Influenced by these events, Canadian companies have started to either establish or strengthen their own anti-corruption compliance programmes. These policies are typically aimed at preventing the commission of an offence at the outset and include appropriate procedures if breaches of the applicable legislation occur.
Recent highly visible domestic and international risk management failures (for example, instances of cyber security privacy breaches, regulatory (including, environmental and health and safety) non-compliance, financial fraud and resulting litigation and exposures) have thrust risk management into the spotlight. In January 2013, the Office of the Superintendent of Financial Institutions Canada released revised Corporate Governance Guidelines for federally regulated financial institutions. These guidelines identified risk management as a main theme and contemplate enterprise-wide risk identification and focused management.
Corporate social responsibility (CSR)
Today, most large companies in Canada employ CSR personnel that are specifically dedicated to developing socially responsible corporate practices. Among other things, boards have identified the need to engage stakeholders through a variety of different means, which include creating and maintaining an ongoing dialogue. In many cases, companies have voluntarily committed to international CSR standards, such as sustainability reporting. Various factors (including economic volatility and underperformance among many listed companies) have led to growing public scrutiny of corporate boards, including a renewed emphasis on the role of boards in promoting socially responsible corporate practices.
In response to an emerging demand for socially focused investment options (such as health, environmental, cultural and educational goals) investors can now pursue social goals while seeking to make a profit through new hybrid corporate models such as community contribution companies in British Columbia and community interest companies in Nova Scotia. For a federal alternative, see the Canada Not-For-Profit Corporations Act. Overall, these models supplement the traditional role of societies, associations and clubs.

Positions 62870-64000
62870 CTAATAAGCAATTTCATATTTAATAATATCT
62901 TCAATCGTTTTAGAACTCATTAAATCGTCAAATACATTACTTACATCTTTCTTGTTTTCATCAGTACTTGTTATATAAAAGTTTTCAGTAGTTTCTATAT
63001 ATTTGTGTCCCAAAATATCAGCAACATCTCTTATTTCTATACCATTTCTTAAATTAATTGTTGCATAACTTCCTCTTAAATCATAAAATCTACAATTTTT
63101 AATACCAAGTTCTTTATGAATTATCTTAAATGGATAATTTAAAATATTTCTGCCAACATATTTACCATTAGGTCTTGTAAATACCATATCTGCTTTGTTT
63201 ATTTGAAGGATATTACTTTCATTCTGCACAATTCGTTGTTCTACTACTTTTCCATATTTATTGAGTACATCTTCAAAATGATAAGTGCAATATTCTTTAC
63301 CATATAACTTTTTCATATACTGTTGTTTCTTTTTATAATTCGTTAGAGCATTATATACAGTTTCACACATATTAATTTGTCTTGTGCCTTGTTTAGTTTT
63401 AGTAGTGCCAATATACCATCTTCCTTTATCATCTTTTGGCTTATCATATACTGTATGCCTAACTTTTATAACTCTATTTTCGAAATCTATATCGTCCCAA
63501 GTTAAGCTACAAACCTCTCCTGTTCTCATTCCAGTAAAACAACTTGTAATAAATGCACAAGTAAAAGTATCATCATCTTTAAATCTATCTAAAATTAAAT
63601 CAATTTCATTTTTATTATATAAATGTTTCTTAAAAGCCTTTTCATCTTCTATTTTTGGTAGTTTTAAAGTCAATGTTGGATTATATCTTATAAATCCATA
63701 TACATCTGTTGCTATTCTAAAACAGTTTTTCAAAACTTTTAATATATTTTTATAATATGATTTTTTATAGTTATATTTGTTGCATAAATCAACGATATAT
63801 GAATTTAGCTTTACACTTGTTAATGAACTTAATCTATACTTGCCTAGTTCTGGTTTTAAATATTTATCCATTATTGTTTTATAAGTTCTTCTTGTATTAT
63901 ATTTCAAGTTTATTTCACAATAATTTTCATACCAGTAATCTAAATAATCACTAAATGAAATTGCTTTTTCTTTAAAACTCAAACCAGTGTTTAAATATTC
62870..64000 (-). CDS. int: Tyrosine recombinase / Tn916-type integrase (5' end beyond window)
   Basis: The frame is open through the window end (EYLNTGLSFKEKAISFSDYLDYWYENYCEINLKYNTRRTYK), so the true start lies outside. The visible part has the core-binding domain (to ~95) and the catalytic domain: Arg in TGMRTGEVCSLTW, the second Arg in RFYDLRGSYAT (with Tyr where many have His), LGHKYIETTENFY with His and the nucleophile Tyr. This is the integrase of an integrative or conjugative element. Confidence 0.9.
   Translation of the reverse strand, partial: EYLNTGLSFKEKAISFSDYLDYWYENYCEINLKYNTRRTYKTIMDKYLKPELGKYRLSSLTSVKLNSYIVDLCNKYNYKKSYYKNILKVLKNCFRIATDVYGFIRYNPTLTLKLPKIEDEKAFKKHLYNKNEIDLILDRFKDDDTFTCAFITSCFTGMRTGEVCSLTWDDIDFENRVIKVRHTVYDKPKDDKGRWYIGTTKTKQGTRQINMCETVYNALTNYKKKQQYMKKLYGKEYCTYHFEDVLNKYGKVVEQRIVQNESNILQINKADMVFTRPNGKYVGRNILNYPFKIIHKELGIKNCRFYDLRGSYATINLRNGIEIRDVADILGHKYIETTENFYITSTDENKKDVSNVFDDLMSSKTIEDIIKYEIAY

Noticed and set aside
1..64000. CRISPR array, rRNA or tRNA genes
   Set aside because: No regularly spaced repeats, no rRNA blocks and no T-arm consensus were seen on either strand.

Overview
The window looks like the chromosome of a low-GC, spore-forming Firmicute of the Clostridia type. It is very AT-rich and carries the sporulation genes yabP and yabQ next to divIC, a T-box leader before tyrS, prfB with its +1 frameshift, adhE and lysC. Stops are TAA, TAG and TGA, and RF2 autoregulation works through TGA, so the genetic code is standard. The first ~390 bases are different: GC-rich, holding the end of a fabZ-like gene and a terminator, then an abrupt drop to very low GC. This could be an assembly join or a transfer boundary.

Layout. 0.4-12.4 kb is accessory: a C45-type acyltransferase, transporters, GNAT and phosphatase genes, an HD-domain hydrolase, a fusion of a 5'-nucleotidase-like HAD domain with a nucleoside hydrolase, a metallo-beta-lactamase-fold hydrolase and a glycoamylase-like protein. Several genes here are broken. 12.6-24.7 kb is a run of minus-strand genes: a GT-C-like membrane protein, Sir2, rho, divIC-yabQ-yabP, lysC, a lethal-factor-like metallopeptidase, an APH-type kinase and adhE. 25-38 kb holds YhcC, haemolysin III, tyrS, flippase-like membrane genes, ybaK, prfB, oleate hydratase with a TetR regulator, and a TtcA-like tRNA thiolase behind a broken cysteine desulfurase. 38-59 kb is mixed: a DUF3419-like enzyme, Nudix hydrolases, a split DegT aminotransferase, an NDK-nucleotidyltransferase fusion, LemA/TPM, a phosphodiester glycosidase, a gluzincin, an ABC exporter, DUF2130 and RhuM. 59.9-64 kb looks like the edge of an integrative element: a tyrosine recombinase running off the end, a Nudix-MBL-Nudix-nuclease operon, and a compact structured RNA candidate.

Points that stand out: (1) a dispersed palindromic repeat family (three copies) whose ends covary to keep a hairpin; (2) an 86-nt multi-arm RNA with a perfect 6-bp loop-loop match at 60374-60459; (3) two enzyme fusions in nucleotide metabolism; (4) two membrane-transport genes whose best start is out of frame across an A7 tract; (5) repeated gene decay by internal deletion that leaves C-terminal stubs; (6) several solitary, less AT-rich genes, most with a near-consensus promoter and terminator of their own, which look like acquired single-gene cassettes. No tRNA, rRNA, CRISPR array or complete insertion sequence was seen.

This overview of Canadian corporate governance matters and directors' duties applies to the main corporate entities existing under corporate legislation, as described below, and does not address matters applicable to other entities, such as statutory corporations or financial institutions.
The main corporate entities used for business in Canada are federally or provincially incorporated corporations and increasingly, in certain provinces, unlimited liability corporations. The following answers focus on public companies, with the intention that private companies will find it useful in structuring and measuring their own governance frameworks.
The principal sources of corporate governance requirements in Canada are:
Stock exchange rules.
The common law.
In addition, shareholder advocacy groups and proxy advisory services, including the Canadian Coalition for Good Governance (comprised primarily of institutional investors such as pension funds, mutual funds and third party money managers), Institutional Shareholders Services (ISS), Glass Lewis and the Institute of Corporate Directors, are influential through shareholder engagement and their publications of policy statements and guidelines. These organisations have become a reference point on best practices for corporate governance. Companies also often refer to the concepts of, and commentary on:
Corporate social responsibility.
General business ethics.
Basic tenets of strategic planning.
Efficiency and effectiveness.
Generally, a company in Canada is incorporated by filing articles of incorporation (or similar charter documents) with the appropriate federal or provincial government authority. The articles of incorporation specify certain corporate governance matters, which can include:
The maximum and minimum number of directors.
Any restrictions on the business that the company can carry on.
Any rights attaching to each class of shares.
Usually, corporations also enact bye-laws (or similar documents), which address more procedural issues, such as quorum at meetings and the authority of corporate officers.
Additionally, in certain jurisdictions, such as under the CBCA, unanimous shareholder agreements or sole shareholder declarations can limit the role of directors and transfer the responsibility (and liability) for certain matters to the shareholders.
National Policy 58-201 - Corporate Governance Guidelines (NP 58-201) sets guidelines for most public companies in Canada in respect of governance matters, including:
Composition and mandate of the board of directors.
Development of position descriptions for directors and officers.
Codes of conduct.
Nomination and remuneration of directors.
Performance assessment of the board and individual directors.